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Messages - Maintain FL 350
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« on: June 18, 2014, 12:02:33 PM »
I Could see that being a factor, but nationwide is still accurate. A grad from school1 likely will try to work in State2-50
True, and a graduate of Harvard for example, can work in all 50 states because well, it's Harvard. The degree is instantly recognizable as badass no matter where you go. In that case national reputation matters.
Where law students fail is in their misunderstanding of what the national reputation means.
Using the Montana example again, let's say you have a student who is from Montana, qualifies for cheap in-state tuition, and plans to return after law school. That student might be tempted to attend #79 University of San Diego, or #72 New Mexico because they're both ranked higher than #121 Montana.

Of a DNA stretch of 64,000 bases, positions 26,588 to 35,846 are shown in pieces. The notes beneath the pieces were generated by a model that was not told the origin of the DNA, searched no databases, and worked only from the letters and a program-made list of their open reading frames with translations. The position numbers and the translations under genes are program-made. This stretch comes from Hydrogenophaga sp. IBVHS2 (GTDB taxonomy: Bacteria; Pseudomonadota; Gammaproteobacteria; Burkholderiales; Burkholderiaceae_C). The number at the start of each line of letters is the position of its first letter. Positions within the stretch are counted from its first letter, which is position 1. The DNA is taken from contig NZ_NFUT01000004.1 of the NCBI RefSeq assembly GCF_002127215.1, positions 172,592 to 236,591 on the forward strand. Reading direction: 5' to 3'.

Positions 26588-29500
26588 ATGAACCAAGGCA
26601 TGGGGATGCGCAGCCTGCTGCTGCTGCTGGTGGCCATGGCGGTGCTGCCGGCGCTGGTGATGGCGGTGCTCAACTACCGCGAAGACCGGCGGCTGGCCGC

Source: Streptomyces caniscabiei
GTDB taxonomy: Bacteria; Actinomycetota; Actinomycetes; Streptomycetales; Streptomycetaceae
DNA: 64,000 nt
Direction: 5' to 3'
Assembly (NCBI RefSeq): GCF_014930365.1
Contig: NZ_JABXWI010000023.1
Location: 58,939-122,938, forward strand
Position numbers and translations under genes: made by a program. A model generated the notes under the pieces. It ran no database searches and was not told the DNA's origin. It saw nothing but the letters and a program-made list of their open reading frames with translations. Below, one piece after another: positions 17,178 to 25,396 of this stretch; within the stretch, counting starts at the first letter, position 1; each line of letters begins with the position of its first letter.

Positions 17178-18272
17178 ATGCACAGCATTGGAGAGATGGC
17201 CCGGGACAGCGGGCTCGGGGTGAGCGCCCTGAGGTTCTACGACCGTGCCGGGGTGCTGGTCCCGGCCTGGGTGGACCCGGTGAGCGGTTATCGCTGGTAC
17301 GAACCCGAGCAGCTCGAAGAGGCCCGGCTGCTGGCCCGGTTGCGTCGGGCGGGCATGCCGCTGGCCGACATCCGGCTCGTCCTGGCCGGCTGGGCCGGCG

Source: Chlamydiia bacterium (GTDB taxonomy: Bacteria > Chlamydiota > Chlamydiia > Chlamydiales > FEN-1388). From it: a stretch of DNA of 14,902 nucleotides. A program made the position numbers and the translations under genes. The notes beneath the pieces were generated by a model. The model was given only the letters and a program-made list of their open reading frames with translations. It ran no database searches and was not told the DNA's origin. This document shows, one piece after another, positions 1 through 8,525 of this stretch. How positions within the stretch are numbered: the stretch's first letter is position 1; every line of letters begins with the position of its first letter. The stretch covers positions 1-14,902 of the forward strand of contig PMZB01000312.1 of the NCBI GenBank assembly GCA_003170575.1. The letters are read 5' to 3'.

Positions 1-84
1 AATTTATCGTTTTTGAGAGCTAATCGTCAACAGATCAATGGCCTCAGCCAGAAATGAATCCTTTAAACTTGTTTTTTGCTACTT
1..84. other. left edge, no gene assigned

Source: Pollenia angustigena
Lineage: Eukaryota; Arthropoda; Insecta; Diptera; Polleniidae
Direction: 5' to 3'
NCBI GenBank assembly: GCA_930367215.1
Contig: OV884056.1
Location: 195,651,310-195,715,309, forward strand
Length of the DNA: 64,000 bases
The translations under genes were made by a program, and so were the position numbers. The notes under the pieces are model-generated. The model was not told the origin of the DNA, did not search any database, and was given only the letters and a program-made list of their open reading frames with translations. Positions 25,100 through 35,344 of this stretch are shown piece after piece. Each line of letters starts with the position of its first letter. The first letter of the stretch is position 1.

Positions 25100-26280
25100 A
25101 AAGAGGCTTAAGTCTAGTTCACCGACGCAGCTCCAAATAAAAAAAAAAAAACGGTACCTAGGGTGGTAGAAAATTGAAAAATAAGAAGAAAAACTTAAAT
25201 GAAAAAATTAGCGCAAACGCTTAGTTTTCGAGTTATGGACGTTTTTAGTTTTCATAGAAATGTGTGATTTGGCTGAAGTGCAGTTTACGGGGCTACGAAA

The student is convinced that they're getting a "better" education at the higher ranked school, and doesn't understand that they have about the same national reputation.
« on: June 17, 2014, 03:03:00 PM »
Forgot to add:
Citizens United is a corporation. That part definitely bothers me. A corporation is a purely legal entity, and it not at all clear that corporations should be granted the same rights that we as individuals hold.
« on: June 17, 2014, 02:59:07 PM »
I think there are 2 separate ideas being conflated here. One is the right to spend your money however you want to, which I agree is fine. The other is whether whether spending money is a first amendment right to free speech. I think this stretches the meaning of free speech a bit too far.
It seems almost impossible to separate these issues, though. If the Koch brothers decide to make a documentary about Obama, but are limited on how much they can spend making the documentary, isn't that limitation on free speech?